European Archaeology Section Research at the Penn Museum

Pech de l'Azé IV is an archaeological site in the Périgord region of southern France. It dates to the time of the Neanderthals and contains occupational debris from many millennia of Neanderthal intermittent use of the cave. This sequence of occupation begins perhaps about 80,000 to 90,000 years ago, and ends about 35,000 years ago.


150,000 to 30,000 BP


Périgord region of southern France


  • Harold Dibble, Penn Museum
  • Shannon P. McPherron, Max Planck Institute for Evolutionary Anthropology

  • Deborah Olszewski, Penn Museum

  • Paul Goldberg, Boston University

  • Dennis Sandgathe, Simon Fraser University

Project Overview

Neanderthals lived in Europe between about 150,000 to 30,000 years ago and their archaeological record is best known from different cave and rockshelter sites. One of these is Pech de l'Azé IV in southern France. It was initially test excavated in the 1950s and later in the 1970s by French prehistorians, who established the general sequence of occupations at the site, as well as describing the various types of stone tool assemblages found in the different layers. We decided to return to this site for more extensive excavations for several reasons. These include the fact that the lowest deposits in the sequence contain many hearths, an uncommon finding at a Neanderthal site. There is also a very special stone tool assemblage (the Asinipodian) featuring extremely small stone artifacts in one of the layers. The sophisticated technology available today additionally meant that we could excavate the site and understand its formation over time with a far greater precision than was available to the excavators in the 1950s and 1970s.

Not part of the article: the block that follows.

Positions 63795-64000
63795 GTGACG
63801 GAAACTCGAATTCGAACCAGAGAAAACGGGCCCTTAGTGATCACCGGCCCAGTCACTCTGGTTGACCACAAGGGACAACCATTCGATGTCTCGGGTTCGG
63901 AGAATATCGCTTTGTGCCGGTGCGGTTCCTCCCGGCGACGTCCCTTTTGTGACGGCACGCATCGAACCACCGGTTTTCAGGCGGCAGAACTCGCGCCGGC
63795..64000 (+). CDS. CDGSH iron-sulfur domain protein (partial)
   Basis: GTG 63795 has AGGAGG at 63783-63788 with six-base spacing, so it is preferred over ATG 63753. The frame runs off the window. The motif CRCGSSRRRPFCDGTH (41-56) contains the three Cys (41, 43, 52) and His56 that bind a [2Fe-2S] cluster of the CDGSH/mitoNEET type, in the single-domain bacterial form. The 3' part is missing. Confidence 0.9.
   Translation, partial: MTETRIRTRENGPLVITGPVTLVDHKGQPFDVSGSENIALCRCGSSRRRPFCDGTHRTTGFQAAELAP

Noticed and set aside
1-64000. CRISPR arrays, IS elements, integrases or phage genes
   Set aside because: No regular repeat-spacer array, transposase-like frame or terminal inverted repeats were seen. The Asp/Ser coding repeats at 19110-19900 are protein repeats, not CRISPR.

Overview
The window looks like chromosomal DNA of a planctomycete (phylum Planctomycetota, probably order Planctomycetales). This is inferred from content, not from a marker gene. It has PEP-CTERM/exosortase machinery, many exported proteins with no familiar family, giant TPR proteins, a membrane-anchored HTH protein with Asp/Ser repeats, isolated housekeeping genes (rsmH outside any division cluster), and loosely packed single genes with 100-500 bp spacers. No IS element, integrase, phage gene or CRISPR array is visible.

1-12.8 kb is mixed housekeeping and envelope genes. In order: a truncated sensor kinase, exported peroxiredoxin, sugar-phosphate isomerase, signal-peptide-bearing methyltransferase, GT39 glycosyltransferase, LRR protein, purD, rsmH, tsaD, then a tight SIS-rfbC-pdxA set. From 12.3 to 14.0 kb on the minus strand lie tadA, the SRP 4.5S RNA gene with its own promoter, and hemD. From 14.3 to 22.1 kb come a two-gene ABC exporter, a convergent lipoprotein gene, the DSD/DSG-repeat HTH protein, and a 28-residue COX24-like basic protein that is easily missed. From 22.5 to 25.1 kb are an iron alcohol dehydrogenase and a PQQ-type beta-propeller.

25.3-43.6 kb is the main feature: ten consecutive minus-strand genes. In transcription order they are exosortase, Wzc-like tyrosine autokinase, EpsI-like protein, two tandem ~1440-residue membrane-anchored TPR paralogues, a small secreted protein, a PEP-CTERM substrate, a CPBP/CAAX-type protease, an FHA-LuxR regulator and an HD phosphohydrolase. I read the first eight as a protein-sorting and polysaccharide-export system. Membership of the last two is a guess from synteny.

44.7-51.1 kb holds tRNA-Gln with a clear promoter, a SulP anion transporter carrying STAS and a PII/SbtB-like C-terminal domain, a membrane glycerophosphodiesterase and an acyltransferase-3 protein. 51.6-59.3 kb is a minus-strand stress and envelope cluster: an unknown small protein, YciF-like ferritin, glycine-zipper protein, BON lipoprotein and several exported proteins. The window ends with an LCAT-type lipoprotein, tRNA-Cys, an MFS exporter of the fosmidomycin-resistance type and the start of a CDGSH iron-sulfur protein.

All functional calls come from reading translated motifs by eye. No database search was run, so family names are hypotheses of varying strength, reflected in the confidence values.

Pech de l'Azé IV is significant for several reasons. First, it is an important Neanderthal site with a long sequence of occupations spanning a period of about 45,000 to 55,000 years during the last Ice Age (Pleistocene epoch). Second, the basal (bottom) layers at the site contain numerous hearths, which are not commonly found in European archaeological sites of this time period. Third, one of the lithic assemblages, the Asinipodian, is an unusual combination of very small and very large flakes and cores. This type of Neanderthal assemblage is known only from Pech IV. (Read about this assemblage in the Story section, Chapter 7.) Finally, isolated Neandertal teeth have also been found at the site.

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Additional Sponsors

  • The Leakey Foundation
  • National Science Foundation (award 0073856)

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